Was Monroe v. Pape Wrongly Decided?

The New Year is a time to ask big questions, to put nagging issues and concerns into perspective, and to chart a course which, perhaps, will make the world a more elegant place in which to live and work. So I ask this question on the cusp of 2010. It is a question that has been on my mind for the past few years. I simply have not had the courage to ask it.

Was Monroe v. Pape wrongly decided?

It sure feels as though most judges think it was. But none of them seem willing to think things through to their logical conclusion. So let me offer a helping hand.

The 1961 Supreme Court decision is the lodestone of modern civil rights practice. It clearly established that individuals can bring a federal cause of action against state actors for abusing a person's constitutional rights. This single decision breathed new life into the Ku Klux Klan Act, codified at 42 U.S.C. Section 1983. And for several decades, litigation under the act was robust. During the past decade, however, the courts have done all they could to trim the sails of civil rights litigants. All, that is, except the one thing remaining: overturn Monroe v. Pape.

Here are the facts of the case: Chicago police officers investigating a murder burst into the Monroe home in Chicago. They rousted the family, forcing them to stand naked in the livingroom while they ransacked the family apartment. They then whisked Mr. Monroe to the police station for a couple days of interrogation. It was Gestapo treatment, pure and simple.

Monroe sued the officers in federal court. The police officers argued that they were not acting under color of law. Their acts were, in effect, ultra vires. If Monroe had a beef, he should and could raise the claims in state-law tort actions. His claims had no business in federal court.

A majority of the Supreme Court thought otherwise, and thus was spawned a complex jurisprudence filled with crazy patchwork logic: You can sue a cop for money damages, but only in his individual capacity. To do otherwise is to violate Eleventh Amendment immunity. And thus was born a public policy that has municipalities throughout the nation in effect providing free insurance to police officers who break the law in the performance of their duties. Sue a cop for violating the right to be free from unreasonable force, and he'll get a city-appointed lawyer; why, the city will even pay damages in most jurisdictions.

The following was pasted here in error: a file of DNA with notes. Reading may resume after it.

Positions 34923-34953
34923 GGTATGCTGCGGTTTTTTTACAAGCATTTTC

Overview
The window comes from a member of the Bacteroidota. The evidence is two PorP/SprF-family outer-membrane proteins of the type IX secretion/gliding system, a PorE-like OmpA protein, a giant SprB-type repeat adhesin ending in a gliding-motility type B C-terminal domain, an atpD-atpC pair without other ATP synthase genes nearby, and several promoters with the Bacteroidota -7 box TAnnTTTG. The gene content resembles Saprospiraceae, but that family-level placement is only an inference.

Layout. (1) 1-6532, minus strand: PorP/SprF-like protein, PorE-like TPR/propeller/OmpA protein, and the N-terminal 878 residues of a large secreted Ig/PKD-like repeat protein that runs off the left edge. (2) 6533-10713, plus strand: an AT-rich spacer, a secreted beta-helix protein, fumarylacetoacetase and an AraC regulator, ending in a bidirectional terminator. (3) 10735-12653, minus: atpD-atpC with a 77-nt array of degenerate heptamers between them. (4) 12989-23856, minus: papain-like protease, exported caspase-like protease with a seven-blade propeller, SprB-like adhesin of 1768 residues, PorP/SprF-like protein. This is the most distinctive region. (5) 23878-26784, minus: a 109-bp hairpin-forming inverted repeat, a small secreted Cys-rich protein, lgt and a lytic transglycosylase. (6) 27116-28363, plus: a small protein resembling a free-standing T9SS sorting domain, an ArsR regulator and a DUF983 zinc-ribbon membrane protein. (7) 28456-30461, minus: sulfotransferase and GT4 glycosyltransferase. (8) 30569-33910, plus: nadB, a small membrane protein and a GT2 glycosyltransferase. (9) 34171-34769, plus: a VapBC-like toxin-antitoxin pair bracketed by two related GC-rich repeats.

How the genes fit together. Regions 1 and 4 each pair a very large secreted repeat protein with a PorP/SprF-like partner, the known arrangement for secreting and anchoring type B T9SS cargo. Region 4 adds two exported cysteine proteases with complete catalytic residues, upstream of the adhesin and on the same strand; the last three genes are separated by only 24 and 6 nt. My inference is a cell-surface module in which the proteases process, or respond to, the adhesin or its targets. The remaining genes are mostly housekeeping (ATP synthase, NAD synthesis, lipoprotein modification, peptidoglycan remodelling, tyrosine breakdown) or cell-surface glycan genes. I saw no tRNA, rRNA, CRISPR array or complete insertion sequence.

The law, Dickens noted, is an ass.

Justice Felix Frankfurter dissented in Monroe v. Pape. His logic is elegant. When a cop violates the law, they lose the cloak of lawman. A thug is a thug is a thug. Ultra vires acts transform a cop into a citizen, and citizens can bring tort claims against one another under state common law. (Good luck with the state-law immunities.)

The federal courts are now behaving as though Frankfurter's dissent is the law of the land, only the judges won't admit it. In the past decade of so a judicial doctrine you'll never hear a rock-ribbed conservative fuss and moan about prevents most cases from ever seeing the light of a courtroom floor. Qualified immunity has become a judicial fantasy land. All but the most egregious conduct by state actors is now forgiven by lifetime appointees.

The federal courts also show hostility to these claims by adopting new rules requiring heightened pleading standards, a boon to the defense bar, which blithely bills every hour. And there are special rules on emotional distress damages. A single witness can testify to a crime, but emotional distress requires corroboration by other witnesses.

The fact is that the federal courts have lost interest in claims of official misconduct. If that is the case, then why not reconsider Monroe v. Pape? Is a little intellectual honesty from the judiciary too much to expect?

Happy New Year, and if you see a cop on the road, genuflect: the law requires it.

Reprinted courtesy of the Connecticut Law Tribune.

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